The Lego Movie: A must see for all

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Another offering in the famous Lego entertainment franchise, The Lego Movie is a hilarious movie, well written and full of fantastic voice talent. Why? Why is a supposed kid’s movie so damn appealing to people of every age?

It could be the writing. It could be the directing.

Phillip Lord and Chris Miller co-wrote and directed the mostly animated film. You may have heard of Lord and Miller’s previous work, including 21 Jump Street, Clone High, Cloudy with a Chance of Meatballs and they even wrote a few episodes of the hit TV series How I Met Your Mother. Lord and Miller know how to make funny- whether writing, directing or producing, they’re no strangers to making us laugh. The basic humour that any child finds funny is only multiplied in the many references and jokes made for those of us who are chronologically adult. Never has the theatre been filled with more genuine, heartfelt laughter.

Those of us who study literature or have a love for Joseph Campbell and his archetypal hero will be happy to find The Lego Movie as a perfect example for the monomyth, which Campbell explained as such “A hero ventures forth from the world of common day into a region of supernatural wonder: fabulous forces are there encountered and a decisive victory is won: the hero comes back from this mysterious adventure with the power to bestow boons on his fellow man.” (Joseph Campbell. The Hero with a Thousand Faces. 1968).

Emmet, our archetypal hero, starts in an ordinary world before receiving his call to adventure, he then faces a road of trials as the story progresses; he is faced with a serious and severe challenge only to triumph, receive his prize (his boon) and return to his ordinary world where he can share it with his friends and fellow citizens (application of said boon).

Coupled with the excellent writing is the incredible voice talent. From the opening scene we are greeted by the iconic Morgan Freeman as Lego seer Vetruvius; he is facing off against the evil Lord Business (voiced by Will Ferrell). They are soon joined by Chris Pratt (of Parks and Recreation) as our boring, common, everyday Lego protagonist; Elizabeth Banks (most recently seen playing Effie Trinket in The Hunger Games series); Will Arnett, best known for his portrayal of Gob Bluth on Arrested Development); Liam Neeson, Nick Offerman, Alison Brie, Charlie Day, Channing Tatum, Jonah Hill; the list goes on and on. There is even an incredible scene where Anthony Daniels and Billy Dee Williams reprise their famous roles from the Star Wars series.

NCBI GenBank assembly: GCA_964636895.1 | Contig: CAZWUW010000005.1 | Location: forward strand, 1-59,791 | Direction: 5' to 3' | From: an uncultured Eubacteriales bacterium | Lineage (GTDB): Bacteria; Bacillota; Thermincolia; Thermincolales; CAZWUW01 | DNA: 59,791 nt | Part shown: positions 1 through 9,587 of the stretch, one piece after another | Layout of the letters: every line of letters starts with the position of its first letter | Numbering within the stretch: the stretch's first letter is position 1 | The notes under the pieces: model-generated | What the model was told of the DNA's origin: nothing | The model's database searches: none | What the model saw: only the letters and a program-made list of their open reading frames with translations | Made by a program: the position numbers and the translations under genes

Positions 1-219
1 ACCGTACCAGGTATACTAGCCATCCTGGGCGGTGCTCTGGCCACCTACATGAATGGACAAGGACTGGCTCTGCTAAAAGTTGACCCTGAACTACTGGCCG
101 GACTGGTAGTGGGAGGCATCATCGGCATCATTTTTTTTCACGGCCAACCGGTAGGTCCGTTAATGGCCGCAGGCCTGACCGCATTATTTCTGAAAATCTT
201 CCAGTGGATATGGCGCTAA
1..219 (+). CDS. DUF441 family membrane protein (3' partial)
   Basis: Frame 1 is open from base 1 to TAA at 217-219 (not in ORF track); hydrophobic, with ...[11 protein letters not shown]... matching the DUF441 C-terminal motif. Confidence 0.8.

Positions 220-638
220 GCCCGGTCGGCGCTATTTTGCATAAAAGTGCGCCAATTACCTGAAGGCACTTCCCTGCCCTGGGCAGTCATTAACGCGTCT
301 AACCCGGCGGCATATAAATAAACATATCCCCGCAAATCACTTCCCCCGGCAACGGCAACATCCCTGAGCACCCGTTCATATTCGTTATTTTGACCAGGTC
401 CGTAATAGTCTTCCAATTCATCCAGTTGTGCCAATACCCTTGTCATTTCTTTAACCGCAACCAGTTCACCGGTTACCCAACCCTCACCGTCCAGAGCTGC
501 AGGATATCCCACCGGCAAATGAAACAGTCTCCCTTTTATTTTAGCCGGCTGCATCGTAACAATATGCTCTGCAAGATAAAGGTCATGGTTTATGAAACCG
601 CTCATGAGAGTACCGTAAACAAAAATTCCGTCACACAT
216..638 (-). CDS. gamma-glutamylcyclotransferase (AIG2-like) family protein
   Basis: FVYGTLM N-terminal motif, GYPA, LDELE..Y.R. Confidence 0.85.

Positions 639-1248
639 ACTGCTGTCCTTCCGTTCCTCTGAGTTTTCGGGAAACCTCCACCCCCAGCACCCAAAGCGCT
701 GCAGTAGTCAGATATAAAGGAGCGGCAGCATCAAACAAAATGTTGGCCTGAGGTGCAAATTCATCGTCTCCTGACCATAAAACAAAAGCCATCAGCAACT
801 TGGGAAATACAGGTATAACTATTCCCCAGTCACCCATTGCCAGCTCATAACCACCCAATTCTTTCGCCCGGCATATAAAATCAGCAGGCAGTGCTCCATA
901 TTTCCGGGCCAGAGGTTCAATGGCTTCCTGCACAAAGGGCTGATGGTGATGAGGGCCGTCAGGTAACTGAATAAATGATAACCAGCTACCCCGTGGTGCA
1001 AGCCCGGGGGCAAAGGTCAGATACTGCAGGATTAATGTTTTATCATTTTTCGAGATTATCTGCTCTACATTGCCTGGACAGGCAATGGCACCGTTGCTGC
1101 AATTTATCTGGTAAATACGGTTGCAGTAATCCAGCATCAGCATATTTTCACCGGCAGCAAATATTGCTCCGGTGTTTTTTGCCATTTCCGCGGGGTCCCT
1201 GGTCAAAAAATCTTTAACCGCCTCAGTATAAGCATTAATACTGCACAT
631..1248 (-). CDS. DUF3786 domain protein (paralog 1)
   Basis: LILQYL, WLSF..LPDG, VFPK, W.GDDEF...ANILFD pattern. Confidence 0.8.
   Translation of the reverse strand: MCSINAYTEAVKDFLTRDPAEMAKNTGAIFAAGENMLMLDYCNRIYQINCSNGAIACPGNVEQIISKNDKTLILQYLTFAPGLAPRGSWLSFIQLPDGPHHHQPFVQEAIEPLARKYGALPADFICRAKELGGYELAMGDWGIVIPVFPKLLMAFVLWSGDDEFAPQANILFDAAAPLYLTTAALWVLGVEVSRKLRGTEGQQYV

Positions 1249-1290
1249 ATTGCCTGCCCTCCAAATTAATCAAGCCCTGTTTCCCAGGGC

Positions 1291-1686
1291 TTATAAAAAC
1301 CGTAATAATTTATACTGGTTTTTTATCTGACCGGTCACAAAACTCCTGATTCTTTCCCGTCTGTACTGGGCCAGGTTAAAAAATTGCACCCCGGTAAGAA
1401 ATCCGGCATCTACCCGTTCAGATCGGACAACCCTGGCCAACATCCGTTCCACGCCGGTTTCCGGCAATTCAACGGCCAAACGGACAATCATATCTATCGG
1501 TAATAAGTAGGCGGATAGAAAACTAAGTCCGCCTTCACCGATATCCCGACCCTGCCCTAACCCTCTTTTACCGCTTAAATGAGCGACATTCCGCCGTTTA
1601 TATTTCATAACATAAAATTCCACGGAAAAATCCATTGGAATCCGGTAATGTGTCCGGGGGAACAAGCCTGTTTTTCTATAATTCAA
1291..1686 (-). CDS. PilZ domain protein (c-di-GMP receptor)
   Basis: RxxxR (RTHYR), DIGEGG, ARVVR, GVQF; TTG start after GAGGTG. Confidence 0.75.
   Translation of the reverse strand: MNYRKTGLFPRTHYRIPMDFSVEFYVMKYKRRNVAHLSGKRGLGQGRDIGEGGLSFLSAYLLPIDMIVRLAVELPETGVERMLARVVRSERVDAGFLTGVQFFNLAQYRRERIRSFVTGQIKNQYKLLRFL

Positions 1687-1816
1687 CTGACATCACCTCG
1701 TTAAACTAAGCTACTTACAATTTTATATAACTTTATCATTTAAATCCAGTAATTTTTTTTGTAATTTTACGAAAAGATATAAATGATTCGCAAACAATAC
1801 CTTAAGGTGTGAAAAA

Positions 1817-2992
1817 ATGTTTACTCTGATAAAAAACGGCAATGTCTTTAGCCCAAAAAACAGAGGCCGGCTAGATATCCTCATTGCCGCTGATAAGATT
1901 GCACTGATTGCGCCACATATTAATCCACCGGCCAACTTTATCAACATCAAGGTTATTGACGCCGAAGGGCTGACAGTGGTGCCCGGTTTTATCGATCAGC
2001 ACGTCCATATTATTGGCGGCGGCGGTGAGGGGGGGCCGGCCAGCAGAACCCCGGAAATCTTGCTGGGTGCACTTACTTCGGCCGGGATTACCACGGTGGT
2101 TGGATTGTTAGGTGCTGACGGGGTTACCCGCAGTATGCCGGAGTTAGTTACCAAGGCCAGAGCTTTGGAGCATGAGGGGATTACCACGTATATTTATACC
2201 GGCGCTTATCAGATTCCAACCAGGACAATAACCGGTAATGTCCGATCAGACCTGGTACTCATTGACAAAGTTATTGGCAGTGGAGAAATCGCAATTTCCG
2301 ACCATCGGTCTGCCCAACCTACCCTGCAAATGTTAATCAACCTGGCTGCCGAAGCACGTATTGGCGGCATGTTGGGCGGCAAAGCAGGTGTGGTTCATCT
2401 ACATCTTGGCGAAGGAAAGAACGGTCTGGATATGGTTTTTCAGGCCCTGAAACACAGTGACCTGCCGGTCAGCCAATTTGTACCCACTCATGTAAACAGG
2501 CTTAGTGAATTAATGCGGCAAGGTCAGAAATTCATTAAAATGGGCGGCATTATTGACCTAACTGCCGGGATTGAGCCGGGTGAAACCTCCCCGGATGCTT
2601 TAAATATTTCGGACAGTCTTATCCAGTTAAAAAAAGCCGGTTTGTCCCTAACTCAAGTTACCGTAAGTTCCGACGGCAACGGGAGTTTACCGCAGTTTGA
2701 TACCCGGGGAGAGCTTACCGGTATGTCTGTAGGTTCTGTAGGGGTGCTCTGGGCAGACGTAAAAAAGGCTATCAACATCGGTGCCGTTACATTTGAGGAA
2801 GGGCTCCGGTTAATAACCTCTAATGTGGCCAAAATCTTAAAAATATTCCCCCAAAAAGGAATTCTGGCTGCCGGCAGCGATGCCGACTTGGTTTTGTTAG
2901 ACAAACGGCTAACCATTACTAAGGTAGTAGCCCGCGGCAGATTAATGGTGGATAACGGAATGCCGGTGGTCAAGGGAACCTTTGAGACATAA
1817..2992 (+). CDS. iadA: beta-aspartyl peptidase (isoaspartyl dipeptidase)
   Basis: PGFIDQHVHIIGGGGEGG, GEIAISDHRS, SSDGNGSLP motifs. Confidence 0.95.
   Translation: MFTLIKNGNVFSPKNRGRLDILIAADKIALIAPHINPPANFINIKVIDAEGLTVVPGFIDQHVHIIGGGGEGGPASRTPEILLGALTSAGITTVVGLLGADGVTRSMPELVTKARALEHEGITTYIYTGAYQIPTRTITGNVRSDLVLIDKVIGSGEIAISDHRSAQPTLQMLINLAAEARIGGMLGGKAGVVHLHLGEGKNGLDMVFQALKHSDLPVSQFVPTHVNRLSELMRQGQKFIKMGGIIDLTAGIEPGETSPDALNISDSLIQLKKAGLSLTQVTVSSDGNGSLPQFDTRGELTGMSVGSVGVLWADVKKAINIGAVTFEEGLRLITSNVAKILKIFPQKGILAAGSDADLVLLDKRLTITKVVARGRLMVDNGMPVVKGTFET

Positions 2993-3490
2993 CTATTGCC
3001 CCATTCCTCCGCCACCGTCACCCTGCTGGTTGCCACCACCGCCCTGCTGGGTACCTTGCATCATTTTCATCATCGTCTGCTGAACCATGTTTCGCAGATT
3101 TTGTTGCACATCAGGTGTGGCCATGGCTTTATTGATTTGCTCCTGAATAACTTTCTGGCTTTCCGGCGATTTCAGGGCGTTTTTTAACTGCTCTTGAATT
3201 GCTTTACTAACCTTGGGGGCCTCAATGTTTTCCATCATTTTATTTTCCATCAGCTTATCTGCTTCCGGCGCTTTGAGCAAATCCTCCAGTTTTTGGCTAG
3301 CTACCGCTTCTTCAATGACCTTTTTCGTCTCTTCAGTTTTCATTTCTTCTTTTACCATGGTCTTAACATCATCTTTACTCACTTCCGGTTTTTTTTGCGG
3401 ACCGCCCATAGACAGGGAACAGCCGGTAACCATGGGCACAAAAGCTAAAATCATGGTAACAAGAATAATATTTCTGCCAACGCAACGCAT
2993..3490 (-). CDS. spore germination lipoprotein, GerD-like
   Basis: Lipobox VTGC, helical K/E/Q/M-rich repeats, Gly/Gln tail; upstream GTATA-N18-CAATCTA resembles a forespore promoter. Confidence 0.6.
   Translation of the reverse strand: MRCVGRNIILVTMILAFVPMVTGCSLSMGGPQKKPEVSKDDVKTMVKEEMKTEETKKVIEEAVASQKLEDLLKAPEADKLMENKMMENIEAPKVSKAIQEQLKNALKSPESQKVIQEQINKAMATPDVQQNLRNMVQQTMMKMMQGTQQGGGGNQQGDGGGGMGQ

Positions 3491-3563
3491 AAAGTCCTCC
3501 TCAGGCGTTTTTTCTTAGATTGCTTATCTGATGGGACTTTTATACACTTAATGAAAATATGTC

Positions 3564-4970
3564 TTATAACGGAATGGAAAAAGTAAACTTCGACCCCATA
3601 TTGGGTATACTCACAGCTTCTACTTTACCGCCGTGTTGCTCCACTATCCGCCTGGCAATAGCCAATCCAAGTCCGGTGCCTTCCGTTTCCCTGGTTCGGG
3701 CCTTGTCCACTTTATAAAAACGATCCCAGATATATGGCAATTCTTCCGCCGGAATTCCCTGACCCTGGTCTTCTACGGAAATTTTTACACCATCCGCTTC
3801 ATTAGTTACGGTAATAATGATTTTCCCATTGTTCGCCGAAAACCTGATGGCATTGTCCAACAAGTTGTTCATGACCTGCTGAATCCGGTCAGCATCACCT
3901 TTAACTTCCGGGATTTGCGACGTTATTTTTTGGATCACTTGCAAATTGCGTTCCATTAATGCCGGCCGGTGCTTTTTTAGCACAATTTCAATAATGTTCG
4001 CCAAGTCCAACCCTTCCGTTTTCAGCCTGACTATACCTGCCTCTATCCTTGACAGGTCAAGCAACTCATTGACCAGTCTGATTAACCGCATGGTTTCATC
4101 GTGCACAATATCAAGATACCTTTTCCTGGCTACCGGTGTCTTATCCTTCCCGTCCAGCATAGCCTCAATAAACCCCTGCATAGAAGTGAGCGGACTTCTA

The fun isn’t just in trying to figure out what star is voicing what character. These actors bring emotion to their animated on-screen counterparts. Coupled with the basic changes in facial expression, the actors’ voices allow us to feel the fear, excitement, awe, happiness and despair of these computer generated characters.

Part of the greatness equation of The Lego Movie also comes from the visual spectacle. The way the animators brought their vision to the screen is really just pure magic. The directors and animators truly harness the way Lego lives in our imaginations. Each scene could (almost) be recreated with real live people and locations, but has been brought to life using Lego building blocks. Completely computer generated Lego building blocks. Not stylized cartoons of Lego building blocks, in every scene you can see each and every individual block that makes up an item or background. Perhaps the greatest example of the masterful way it captures the essence of how immersive playing with Lego can be is during scenes set on a Lego sea. It is just mesmerizing.

The Lego Movie is not to be missed. Do yourself a favour and get to the theatres before it’s done playing. The experience, the humour, the magic, the talent and the writing all will transport you to a world of pure imagination for 100 minutes. It is worth the ticket price. Be warned though, seeing it once may not be enough!


Emily is in her fourth year of Political Science. She loves studying and academics which follows into her research work. She's a stern black coffee drinker and is a proud Acadienne. When she's not working or doing school work, you can find Emily listening to 70s music on vinyl and watching Parks and Recreation. If you ask her about parliamentary institutions, she won't stop talking.